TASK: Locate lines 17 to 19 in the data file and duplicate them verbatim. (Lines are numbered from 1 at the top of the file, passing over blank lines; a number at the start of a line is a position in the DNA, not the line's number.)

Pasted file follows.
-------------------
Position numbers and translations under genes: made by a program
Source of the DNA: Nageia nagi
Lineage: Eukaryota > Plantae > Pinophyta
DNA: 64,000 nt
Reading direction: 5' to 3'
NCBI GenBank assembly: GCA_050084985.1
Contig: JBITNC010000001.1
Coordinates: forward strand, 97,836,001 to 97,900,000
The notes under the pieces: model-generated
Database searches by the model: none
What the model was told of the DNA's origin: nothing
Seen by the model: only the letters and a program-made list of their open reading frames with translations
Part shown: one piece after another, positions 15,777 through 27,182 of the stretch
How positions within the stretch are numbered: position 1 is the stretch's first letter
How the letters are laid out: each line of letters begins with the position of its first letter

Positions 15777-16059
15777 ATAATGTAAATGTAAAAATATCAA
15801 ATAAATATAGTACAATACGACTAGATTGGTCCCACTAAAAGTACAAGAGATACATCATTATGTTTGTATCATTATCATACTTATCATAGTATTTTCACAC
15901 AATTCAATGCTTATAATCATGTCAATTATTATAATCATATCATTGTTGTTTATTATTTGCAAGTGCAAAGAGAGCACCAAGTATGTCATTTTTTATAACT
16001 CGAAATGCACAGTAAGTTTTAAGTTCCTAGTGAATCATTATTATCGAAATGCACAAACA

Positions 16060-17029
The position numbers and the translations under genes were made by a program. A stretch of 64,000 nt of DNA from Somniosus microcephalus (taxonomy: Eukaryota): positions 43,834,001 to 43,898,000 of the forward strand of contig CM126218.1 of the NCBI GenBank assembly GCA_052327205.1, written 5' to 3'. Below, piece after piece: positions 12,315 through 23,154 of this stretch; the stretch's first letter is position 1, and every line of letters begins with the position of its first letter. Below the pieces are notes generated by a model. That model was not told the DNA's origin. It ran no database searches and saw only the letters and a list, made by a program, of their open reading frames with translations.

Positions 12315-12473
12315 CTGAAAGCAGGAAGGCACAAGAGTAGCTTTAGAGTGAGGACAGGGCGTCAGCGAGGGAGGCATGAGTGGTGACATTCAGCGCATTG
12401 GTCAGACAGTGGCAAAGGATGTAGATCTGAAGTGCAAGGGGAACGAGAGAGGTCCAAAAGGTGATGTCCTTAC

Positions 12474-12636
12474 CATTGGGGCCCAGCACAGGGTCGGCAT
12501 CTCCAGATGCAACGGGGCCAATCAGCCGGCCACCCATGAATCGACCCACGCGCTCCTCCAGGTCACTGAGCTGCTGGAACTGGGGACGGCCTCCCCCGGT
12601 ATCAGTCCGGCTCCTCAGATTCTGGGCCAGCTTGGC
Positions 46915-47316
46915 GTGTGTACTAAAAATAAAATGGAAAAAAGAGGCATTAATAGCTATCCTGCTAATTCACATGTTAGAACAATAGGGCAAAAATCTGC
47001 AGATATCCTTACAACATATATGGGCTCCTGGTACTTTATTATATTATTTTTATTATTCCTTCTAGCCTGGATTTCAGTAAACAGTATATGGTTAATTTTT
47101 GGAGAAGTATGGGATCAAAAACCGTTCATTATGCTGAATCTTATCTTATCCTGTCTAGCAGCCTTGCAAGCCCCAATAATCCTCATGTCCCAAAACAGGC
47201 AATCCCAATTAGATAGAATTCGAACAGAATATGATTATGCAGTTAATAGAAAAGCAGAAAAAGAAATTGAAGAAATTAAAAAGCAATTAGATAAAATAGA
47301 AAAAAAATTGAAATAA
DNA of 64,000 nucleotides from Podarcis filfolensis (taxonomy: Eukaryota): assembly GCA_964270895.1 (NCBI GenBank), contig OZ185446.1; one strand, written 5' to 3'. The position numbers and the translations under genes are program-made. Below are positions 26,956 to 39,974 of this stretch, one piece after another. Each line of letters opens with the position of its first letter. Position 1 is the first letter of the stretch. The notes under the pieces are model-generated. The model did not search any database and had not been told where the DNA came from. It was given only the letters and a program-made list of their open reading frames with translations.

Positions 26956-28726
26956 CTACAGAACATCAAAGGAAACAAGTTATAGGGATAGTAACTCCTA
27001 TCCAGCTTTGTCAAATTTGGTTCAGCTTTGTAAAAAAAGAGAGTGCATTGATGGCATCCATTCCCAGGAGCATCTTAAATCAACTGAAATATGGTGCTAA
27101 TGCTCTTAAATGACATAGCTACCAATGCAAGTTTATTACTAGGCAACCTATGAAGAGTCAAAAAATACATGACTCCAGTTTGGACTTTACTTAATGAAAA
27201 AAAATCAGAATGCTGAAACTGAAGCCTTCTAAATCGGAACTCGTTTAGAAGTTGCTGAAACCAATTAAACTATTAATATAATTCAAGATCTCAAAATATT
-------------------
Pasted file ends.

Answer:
15777 ATAATGTAAATGTAAAAATATCAA
15801 ATAAATATAGTACAATACGACTAGATTGGTCCCACTAAAAGTACAAGAGATACATCATTATGTTTGTATCATTATCATACTTATCATAGTATTTTCACAC
15901 AATTCAATGCTTATAATCATGTCAATTATTATAATCATATCATTGTTGTTTATTATTTGCAAGTGCAAAGAGAGCACCAAGTATGTCATTTTTTATAACT